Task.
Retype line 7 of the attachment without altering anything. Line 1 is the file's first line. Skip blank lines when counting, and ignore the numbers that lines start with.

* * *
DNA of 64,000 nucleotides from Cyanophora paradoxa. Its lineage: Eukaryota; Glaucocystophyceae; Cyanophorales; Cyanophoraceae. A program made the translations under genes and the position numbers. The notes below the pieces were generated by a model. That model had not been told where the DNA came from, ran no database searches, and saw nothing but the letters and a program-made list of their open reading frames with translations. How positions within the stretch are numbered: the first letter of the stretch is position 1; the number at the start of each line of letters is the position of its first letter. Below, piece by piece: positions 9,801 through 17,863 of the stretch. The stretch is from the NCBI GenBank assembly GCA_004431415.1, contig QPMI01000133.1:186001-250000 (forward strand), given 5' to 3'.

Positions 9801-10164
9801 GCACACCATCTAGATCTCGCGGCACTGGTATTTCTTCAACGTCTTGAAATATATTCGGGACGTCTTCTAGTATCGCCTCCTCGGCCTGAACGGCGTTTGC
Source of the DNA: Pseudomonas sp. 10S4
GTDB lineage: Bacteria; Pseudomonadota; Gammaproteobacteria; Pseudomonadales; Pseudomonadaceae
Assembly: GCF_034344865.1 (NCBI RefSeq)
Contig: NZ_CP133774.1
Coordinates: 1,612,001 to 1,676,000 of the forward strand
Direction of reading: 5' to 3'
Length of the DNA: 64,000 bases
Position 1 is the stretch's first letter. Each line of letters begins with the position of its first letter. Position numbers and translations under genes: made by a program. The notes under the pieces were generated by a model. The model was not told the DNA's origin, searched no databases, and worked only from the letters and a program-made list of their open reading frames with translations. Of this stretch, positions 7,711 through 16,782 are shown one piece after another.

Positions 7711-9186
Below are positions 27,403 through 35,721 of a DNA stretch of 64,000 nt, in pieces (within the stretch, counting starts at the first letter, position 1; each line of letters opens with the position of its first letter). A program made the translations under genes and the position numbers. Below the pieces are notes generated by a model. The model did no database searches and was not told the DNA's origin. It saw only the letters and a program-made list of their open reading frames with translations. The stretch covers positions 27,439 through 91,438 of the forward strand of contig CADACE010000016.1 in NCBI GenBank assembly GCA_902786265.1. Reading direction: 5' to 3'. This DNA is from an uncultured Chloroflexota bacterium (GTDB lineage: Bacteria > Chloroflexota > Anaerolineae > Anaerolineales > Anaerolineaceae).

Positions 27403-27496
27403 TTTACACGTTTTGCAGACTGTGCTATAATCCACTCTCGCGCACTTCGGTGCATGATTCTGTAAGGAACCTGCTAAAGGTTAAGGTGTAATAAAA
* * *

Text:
Contig: NZ_CP133774.1